Even more threatening for the California commission is the Supreme Court’s ruling in 2000 on our initial attempts to set up an open primary. In 1996, voters enacted Proposition 198 to open California primaries to all voters, but the Supreme Court threw it out on the grounds that it violated the rights of political parties.

The author of that opinion was none other than Justice Antonin Scalia, who is a stickler for what he calls the “original” intent of the constitution’s framers. An originalist reading of this case suggests that congressional redistricting not done by a legislature could indeed be unconstitutional.

Since the court agreed to hear this case, there must have been at least four justices who wanted to examine the issue. Count on Scalia and whoever else he can round up to vote to toss the Arizona and California redistricting commissions.

What would happen then? Forget the constitutional niceties; this is all about political power.

In Arizona, the GOP-controlled Legislature would probably draw a plan that gives Republicans an additional seat or two. But Arizona has only nine congressional districts, and Republicans already hold five of them, so the gains will be very small.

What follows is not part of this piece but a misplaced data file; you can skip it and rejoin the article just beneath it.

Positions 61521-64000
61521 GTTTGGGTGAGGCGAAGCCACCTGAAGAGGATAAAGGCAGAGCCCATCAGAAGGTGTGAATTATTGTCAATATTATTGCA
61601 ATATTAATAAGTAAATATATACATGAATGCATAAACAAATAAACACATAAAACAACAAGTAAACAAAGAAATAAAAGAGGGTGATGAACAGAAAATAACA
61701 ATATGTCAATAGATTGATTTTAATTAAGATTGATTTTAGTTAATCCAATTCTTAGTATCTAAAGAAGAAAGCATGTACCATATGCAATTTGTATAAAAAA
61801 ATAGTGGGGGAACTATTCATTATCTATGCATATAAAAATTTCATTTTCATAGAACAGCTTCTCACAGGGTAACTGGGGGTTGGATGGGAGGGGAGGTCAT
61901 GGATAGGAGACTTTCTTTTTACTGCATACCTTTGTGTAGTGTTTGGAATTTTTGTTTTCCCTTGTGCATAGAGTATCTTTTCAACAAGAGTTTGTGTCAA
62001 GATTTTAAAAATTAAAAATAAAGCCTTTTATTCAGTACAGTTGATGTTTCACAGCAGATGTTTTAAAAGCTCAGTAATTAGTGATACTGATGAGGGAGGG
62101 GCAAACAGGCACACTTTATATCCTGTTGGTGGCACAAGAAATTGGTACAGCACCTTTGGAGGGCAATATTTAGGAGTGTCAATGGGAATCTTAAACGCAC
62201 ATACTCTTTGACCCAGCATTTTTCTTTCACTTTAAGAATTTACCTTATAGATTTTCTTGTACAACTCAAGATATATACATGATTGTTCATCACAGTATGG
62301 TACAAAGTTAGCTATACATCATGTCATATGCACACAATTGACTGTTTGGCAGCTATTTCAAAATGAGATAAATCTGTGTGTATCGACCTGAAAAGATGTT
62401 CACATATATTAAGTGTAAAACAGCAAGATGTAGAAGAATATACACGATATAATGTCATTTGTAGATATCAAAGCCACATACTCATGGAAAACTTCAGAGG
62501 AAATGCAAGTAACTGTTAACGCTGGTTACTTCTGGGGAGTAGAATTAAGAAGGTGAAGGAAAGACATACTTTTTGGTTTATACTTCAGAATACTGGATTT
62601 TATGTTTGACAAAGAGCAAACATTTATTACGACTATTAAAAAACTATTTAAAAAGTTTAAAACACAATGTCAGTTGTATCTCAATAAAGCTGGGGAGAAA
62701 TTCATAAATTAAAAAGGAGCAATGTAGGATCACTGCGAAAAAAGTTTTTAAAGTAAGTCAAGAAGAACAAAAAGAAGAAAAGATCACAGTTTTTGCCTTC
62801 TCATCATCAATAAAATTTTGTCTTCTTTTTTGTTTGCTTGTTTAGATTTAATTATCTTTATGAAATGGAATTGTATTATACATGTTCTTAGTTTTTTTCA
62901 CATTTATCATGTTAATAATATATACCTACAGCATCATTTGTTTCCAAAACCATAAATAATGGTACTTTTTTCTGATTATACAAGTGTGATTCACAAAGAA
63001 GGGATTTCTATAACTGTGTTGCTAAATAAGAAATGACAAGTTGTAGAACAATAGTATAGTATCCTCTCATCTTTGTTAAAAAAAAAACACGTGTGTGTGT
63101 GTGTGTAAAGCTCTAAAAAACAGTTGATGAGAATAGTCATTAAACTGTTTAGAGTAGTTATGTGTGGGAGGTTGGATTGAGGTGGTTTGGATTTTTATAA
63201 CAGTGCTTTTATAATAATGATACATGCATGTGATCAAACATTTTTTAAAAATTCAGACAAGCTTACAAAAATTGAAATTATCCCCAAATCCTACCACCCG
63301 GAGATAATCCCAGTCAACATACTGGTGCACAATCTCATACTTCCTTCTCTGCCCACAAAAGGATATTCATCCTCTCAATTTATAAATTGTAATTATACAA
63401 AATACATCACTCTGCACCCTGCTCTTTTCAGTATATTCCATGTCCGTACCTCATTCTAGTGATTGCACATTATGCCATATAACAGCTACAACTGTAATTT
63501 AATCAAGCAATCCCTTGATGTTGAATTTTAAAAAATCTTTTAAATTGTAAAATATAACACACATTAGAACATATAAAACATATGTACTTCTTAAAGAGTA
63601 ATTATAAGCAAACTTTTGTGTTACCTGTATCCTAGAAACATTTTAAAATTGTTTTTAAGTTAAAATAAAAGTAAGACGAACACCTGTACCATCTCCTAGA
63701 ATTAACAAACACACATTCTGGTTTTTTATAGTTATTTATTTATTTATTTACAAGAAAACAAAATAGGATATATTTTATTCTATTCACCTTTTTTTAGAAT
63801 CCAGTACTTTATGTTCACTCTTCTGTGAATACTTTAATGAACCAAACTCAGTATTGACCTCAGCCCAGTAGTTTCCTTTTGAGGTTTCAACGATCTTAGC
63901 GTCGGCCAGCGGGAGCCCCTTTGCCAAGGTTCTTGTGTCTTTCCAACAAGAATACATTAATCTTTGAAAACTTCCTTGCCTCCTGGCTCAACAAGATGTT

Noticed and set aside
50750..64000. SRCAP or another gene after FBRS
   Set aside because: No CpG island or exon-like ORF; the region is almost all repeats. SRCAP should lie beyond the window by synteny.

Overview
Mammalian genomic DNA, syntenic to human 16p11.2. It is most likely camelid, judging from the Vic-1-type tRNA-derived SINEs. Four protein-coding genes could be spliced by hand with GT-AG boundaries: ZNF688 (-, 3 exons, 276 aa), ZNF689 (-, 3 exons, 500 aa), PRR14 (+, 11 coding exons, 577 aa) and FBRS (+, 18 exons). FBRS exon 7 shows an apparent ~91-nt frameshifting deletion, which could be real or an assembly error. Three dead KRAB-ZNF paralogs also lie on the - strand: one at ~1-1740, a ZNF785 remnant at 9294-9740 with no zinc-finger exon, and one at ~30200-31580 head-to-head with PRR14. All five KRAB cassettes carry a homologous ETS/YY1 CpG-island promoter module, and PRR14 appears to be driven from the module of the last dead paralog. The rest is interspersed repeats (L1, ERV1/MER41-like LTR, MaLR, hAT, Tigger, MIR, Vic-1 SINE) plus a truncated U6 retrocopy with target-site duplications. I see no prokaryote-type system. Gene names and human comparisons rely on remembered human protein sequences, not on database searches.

In California, the opposite is true. Wouldn’t the Democratic Legislature love to get its hands on the congressional map with its 53 districts?

Republicans are near bottom in congressional districts now, but a Democratic gerrymander could add several more Democratic seats.

Latino activists encouraged the California Commission to create an additional Democratic Latino seat in the Central Valley by putting GOP Reps. Devin Nunes, R-Tulare, and Kevin McCarthy, R-Bakersfield, into one district.

This would be easy to do. With Senate President Pro Tem Kevin de Léon, D-Los Angeles, in charge, count on legislative Democrats to gut the GOP-held seats in the name of more Latino districts.

It is no surprise that former GOP governors George Deukmejian, Pete Wilson and Arnold Schwarzenegger filed an amicus brief defending the California Independent Redistricting Commission.

Constitutional interpretations aside, the real purpose of this brief is partisan, to remind “the decider,” fellow Californian and Ronald Reagan appointee Justice Anthony Kennedy, of the sordid history of redistricting in California and the number of times the Republicans were big losers.

The Deukmejian-Wilson-Schwarzenegger brief is an attempt to tell Kennedy that if he goes with Scalia and the others, California Republicans could pay the price.

Conservative groups have championed this lawsuit. GOP super-lawyer Paul Clement will be arguing on behalf of the Arizona Legislature before the Supreme Court. It would be ironic if he wins. Then, California Democrats could slice up GOP congressional districts. This is a classic case of don’t ask for something, you might actually get it.

Tony Quinn was on the California Legislature’s redistricting staff in the 1970s and 1980s and has written extensively on the topic.